search
for
 About Bioline  All Journals  Testimonials  Membership  News  Donations


East and Central African Journal of Surgery
Association of Surgeons of East Africa and College of Surgeons of East Central and Southern Africa
ISSN: 1024-297X EISSN: 2073-9990
Vol. 15, Num. 2, 2010, pp. 113-121

East and Central African Journal of Surgery, Vol. 15, No. 2, July-December, 2010, pp. 113-121

Original Article

Association between Intraoperative Bactibilia and Postoperative Septic Complications in Biliary Tract Surgery

1 Assistant consultant General surgery, King Fahad Medical city, Riyadh, Po Box 59046, KSA-11525, Saudi Arabia
2 Senior resident General surgery, Sheri Kashmir institute of medical Sciences, soura Srinagar, Jammu & Kashmir -180001, India
3 Professor & former Head of Department, Government Medical College and associated hospitals, Bakshi Nagar, Jammu -180001, India

Correspondence Address:Arshad B Khan, Assistant consultant General surgery, King Fahad Medical city, Riyadh, Po Box 59046, KSA-11525, Saudi Arabia, arshadbkhan786@gmail.com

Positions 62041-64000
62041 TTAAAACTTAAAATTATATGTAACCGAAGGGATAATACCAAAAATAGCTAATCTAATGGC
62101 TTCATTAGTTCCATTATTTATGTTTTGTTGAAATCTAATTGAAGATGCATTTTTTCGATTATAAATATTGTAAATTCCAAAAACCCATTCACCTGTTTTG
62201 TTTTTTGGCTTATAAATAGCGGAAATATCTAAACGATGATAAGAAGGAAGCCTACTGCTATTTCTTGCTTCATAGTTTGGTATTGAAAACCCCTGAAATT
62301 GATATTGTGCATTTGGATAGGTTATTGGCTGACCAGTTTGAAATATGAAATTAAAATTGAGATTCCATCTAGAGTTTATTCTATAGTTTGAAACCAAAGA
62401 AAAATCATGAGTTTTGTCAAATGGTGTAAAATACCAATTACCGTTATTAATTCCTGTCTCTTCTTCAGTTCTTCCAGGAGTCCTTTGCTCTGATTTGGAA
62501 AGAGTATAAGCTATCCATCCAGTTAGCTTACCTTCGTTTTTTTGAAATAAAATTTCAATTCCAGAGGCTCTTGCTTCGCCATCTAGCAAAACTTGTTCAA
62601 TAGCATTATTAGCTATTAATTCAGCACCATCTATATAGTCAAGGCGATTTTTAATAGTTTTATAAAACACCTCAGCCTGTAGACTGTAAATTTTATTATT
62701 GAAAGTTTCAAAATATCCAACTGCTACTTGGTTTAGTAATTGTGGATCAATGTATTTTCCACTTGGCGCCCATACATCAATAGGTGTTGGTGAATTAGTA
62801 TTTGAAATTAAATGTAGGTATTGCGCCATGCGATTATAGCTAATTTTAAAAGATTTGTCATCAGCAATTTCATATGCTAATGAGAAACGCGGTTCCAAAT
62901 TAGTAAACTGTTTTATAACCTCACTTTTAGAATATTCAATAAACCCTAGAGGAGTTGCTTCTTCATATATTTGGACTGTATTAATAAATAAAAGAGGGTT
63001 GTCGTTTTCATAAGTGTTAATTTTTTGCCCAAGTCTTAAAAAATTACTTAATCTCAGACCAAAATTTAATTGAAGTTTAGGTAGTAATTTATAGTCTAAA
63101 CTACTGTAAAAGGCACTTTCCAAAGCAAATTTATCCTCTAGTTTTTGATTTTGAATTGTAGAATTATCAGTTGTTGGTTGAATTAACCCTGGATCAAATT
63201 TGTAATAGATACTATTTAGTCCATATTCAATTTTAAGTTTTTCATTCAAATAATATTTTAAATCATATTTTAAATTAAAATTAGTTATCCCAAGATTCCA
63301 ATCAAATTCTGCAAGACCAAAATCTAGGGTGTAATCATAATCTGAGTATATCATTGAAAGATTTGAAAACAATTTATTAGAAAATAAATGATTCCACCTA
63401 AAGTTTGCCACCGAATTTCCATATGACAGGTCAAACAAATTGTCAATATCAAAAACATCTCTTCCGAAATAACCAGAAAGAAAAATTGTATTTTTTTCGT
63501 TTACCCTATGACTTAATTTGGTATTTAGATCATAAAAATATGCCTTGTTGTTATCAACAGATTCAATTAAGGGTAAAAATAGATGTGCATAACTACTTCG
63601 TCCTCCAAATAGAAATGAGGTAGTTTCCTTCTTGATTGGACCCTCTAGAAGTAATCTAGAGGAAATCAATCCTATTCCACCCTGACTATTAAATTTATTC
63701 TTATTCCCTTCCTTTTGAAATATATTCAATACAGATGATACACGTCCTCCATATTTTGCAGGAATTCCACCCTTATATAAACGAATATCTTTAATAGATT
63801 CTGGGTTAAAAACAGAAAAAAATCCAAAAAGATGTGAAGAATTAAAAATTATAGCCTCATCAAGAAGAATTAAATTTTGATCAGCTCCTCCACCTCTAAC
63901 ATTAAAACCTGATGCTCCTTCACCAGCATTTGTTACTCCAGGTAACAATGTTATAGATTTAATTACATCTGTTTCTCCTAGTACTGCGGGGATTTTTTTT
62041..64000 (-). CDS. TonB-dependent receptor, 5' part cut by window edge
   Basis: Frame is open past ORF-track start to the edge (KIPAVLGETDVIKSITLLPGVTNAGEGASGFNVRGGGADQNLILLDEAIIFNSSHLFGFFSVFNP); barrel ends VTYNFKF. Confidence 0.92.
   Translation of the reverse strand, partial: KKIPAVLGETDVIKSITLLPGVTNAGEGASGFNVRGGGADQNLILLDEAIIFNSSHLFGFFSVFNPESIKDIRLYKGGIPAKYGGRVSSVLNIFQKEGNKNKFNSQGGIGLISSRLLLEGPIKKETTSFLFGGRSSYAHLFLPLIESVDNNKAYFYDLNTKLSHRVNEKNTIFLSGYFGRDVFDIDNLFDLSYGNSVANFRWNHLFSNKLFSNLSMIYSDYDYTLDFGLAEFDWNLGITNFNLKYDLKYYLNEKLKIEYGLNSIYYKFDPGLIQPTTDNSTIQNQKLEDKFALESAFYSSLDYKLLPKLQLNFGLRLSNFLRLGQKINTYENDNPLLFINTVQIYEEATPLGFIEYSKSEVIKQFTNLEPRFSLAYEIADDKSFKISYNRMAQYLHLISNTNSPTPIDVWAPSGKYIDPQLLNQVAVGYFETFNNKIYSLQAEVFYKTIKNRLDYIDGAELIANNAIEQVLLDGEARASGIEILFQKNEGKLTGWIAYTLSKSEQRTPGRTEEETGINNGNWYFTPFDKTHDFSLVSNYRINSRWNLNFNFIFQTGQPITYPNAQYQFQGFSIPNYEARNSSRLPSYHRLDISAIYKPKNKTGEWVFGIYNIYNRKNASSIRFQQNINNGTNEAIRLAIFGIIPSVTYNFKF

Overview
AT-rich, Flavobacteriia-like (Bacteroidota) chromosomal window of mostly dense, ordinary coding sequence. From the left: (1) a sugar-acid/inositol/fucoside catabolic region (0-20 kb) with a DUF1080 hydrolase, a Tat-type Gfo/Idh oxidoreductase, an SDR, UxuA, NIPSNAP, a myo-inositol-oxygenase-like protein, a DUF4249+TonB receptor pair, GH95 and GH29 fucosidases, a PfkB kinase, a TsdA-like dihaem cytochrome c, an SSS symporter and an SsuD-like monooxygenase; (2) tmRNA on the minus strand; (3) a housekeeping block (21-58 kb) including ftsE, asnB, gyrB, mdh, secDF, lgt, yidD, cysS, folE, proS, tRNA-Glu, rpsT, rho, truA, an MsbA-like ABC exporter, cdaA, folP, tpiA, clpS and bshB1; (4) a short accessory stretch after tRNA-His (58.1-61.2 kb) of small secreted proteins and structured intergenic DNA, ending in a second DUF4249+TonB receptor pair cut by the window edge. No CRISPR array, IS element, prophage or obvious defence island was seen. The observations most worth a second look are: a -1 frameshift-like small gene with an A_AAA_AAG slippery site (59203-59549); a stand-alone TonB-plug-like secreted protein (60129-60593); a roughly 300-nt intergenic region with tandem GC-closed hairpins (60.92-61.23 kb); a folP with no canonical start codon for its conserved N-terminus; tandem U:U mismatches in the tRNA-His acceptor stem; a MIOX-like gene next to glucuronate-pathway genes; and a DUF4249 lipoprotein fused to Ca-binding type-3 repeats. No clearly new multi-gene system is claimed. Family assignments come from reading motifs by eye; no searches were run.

Code Number: js10044

Abstract

Background: The present study intended to clarify the role of biliary bacteria in the development of postoperative septic complications in patients undergoing biliary operations and need for antibiotic prophylaxis.
Patient and methods:
A total of 121 patients with various biliary tract diseases underwent various surgical interventions. The relation between contaminated ductal bile and postoperative septic complications was analyzed prospectively.
Results:
42/121 patients were bile culture positive (B+) while 79/121 patients were bile culture negative (B-).14 patients in B (+) group developed septic complications compared to only 3 patients in B (-) group (P = 0.0001). In B (+) group, bacteria found in ductal bile were also detected in infected sites of 85% of patients with septic complications. In B (+) group postoperative antibiotic modification significantly (p=0.001) reduced infectious complications.
Conclusion:
Infected bile plays a critical role in development of post operative septic complications. Hence patients with risk factors for bactibilia should receive prophylactic antibiotics covering endogenous gram negative organisms which should be modified in postoperative phase according to the results of sensitivity. However this issue requires further investigations by studies conducted on similar lines.

Introduction